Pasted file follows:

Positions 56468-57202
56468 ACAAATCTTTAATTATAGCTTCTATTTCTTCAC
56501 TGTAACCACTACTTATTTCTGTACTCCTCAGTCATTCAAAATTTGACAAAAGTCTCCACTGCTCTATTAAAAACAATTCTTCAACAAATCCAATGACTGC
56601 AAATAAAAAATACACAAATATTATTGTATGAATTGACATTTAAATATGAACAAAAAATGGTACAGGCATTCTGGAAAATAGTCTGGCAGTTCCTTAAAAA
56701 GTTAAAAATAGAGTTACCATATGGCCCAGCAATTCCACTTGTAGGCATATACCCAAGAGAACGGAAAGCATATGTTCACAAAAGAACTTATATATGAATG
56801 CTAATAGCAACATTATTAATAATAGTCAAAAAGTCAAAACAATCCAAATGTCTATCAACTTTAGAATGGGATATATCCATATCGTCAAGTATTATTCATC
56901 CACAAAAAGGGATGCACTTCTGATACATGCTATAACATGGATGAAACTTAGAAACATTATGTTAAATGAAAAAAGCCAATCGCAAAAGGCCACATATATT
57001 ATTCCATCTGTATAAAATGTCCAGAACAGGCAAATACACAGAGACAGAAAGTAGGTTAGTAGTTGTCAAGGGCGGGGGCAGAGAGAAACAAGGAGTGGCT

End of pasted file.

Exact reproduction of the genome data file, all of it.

Positions 56468-57202
56468 ACAAATCTTTAATTATAGCTTCTATTTCTTCAC
56501 TGTAACCACTACTTATTTCTGTACTCCTCAGTCATTCAAAATTTGACAAAAGTCTCCACTGCTCTATTAAAAACAATTCTTCAACAAATCCAATGACTGC
56601 AAATAAAAAATACACAAATATTATTGTATGAATTGACATTTAAATATGAACAAAAAATGGTACAGGCATTCTGGAAAATAGTCTGGCAGTTCCTTAAAAA
56701 GTTAAAAATAGAGTTACCATATGGCCCAGCAATTCCACTTGTAGGCATATACCCAAGAGAACGGAAAGCATATGTTCACAAAAGAACTTATATATGAATG
56801 CTAATAGCAACATTATTAATAATAGTCAAAAAGTCAAAACAATCCAAATGTCTATCAACTTTAGAATGGGATATATCCATATCGTCAAGTATTATTCATC
56901 CACAAAAAGGGATGCACTTCTGATACATGCTATAACATGGATGAAACTTAGAAACATTATGTTAAATGAAAAAAGCCAATCGCAAAAGGCCACATATATT
57001 ATTCCATCTGTATAAAATGTCCAGAACAGGCAAATACACAGAGACAGAAAGTAGGTTAGTAGTTGTCAAGGGCGGGGGCAGAGAGAAACAAGGAGTGGCT